Ask Singaporeans what's the number one thing they need for retirement, and the obvious answer will be not a tropical beach resort where they can live out the rest of their days, but money.
And for good reason, given the fact that many Singaporeans are doubtful of their ability to amass a retirement fund big enough to let them kiss their working days goodbye.
This might sound counter-intuitive, but it's a mistake to get so fixated on amassing that golden sum you think you need for retirement that you forget about everything else.
Being able to retire with peace of mind is not just about saving up a certain amount of money - it's also about having a well-thought out financial plan and purchasing the right products that will keep you afloat come what may.
Here are some financial products you might need.
Health and life insurance coverage
Not being able to afford the cost of healthcare is one of Singaporeans' biggest fears, and it is one that only grows with age.
When you're no longer a spring chicken, you can expect your healthcare costs to rise significantly (Botox doesn't count), and if you're not careful a few trips to the hospital can wipe out your entire retirement fund.
There's why it's so important to obtain sufficient health coverage in the form of private health insurance.
MediShield Life, while certainly an upgrade from the previous MediShield system, still has its limitations.
Getting private health insurance can make all the difference between being forced to wait months for treatment at a public hospital, and being able to see a private doctor of your choice at any time.
It is also essential for Singaporeans with dependents such as children or aged parents, and even those without, to consider a life insurance plan.
In the event that they become critically ill or disabled, they and their families will be taken care of.
A term life insurance policy is a cost-effective way to receive coverage, while investment-linked life insurance policies can have the dual function of helping you set aside money for retirement.
It removes the need for you to rise from the dead to continue working should the worst happen.
(And yes, that feels even worse than dragging yourself to the office with a hangover.)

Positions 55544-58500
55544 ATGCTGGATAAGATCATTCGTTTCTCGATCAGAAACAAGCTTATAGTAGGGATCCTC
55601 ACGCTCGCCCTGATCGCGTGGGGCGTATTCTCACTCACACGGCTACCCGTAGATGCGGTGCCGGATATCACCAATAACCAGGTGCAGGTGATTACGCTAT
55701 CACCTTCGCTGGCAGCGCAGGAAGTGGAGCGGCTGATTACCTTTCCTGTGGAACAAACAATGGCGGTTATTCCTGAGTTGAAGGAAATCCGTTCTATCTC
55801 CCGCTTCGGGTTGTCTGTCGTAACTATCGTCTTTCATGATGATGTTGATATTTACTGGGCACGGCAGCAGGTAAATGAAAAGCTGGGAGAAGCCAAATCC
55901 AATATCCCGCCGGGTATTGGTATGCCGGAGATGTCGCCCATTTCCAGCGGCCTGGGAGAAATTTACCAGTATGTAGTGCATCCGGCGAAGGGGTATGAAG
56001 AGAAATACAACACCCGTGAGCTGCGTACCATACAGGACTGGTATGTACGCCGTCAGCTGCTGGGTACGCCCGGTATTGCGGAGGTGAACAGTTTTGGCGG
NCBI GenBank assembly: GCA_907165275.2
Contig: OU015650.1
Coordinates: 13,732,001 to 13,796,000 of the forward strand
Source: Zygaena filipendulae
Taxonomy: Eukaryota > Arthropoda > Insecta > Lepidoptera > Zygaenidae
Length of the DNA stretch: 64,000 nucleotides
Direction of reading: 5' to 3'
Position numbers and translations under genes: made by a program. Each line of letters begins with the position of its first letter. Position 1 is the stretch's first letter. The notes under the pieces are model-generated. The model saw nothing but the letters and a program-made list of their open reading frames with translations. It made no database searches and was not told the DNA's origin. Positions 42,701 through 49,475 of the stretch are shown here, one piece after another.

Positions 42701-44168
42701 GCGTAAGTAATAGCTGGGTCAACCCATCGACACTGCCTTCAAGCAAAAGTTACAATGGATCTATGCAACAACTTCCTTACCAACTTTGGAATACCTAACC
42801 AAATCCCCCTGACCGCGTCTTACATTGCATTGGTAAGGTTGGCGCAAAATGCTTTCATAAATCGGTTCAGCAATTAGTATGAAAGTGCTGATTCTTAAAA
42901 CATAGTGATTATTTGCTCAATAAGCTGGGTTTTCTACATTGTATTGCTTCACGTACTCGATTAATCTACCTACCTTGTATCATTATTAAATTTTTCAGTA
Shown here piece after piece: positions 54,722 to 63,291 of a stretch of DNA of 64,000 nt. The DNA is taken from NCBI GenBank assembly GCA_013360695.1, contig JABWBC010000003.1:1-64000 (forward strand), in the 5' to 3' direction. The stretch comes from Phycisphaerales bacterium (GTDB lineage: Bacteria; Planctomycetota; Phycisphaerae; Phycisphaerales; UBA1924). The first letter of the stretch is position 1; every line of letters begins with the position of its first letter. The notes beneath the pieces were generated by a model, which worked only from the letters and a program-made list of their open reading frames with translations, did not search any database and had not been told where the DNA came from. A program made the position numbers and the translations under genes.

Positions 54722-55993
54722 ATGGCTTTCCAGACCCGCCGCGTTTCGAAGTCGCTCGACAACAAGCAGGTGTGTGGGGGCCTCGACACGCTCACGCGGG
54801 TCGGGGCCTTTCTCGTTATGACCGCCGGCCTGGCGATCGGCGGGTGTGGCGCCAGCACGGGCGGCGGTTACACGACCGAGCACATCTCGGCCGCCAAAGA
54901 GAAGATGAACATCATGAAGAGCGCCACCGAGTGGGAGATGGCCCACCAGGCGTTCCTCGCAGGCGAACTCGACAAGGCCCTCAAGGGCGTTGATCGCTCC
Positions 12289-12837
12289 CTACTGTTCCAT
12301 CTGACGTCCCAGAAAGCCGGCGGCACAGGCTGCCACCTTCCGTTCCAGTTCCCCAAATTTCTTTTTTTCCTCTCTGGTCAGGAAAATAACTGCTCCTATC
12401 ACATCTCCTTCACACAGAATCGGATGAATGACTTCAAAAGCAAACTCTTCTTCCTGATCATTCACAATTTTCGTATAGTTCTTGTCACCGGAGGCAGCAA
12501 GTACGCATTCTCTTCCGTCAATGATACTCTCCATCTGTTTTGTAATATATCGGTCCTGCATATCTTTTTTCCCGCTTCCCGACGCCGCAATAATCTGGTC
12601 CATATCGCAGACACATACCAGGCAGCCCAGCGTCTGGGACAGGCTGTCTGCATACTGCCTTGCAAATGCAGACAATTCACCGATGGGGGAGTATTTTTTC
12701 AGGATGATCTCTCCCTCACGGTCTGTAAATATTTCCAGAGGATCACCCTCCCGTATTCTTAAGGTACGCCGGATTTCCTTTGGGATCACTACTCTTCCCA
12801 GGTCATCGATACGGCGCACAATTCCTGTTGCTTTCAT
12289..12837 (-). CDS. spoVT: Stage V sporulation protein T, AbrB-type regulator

Sure, everybody would like to retire with a giant nest egg. But the thought of delaying gratification to enjoy something that will only come a couple of decades down the road is too much for many people.
That could be why so many young Singaporeans feel that their existing financial commitments will hinder them from retiring completely, and a growing number of people are getting into credit card debt to finance lavish holidays, meals at Instagrammable restaurants and those quilted Chanel bags you see floating around on everybody's arms.
If saving money sounds harder to you than saving a human being in a burning building, it's a good idea to consider a savings plan to help you build up an emergency fund.
Savings plans force you to put aside a certain amount of money every month, to be paid out together with returns at the end of a number of years.
You won't see that money for a while, but when you do it will come back to you in a lump sum that's more than what you put in.
Passive income stream
In this day and age, nobody plans for retirement by hiding cash under a mattress.
In fact, there's a good chance few of the retirees of tomorrow will be relying entirely on cash to finance their retirement.
Instead, passive income streams like rent and share dividends are going to play a big part in the retirement plans of those who actually manage to stop working in time to enjoy life.
Don't worry, you don't need to be a descendent of Warren Buffet to enjoy the benefits of passive income, nor do you have to have a spare million lying around at home.
There are some low-cost investment options that offer passive income.
For instance, you can buy into a Regular Savings Plan that invests your money in the STI Exchange Traded Fund.
Your money will be invested at regular intervals, and any dividends will be credited to your account.
Nowadays, you can participate in such plans for as little as $100 a month, so there's really no excuse.
This article was brought to you by NTUC Income as part of their Start Retiring? campaign.
The article first appeared on MoneySmart.
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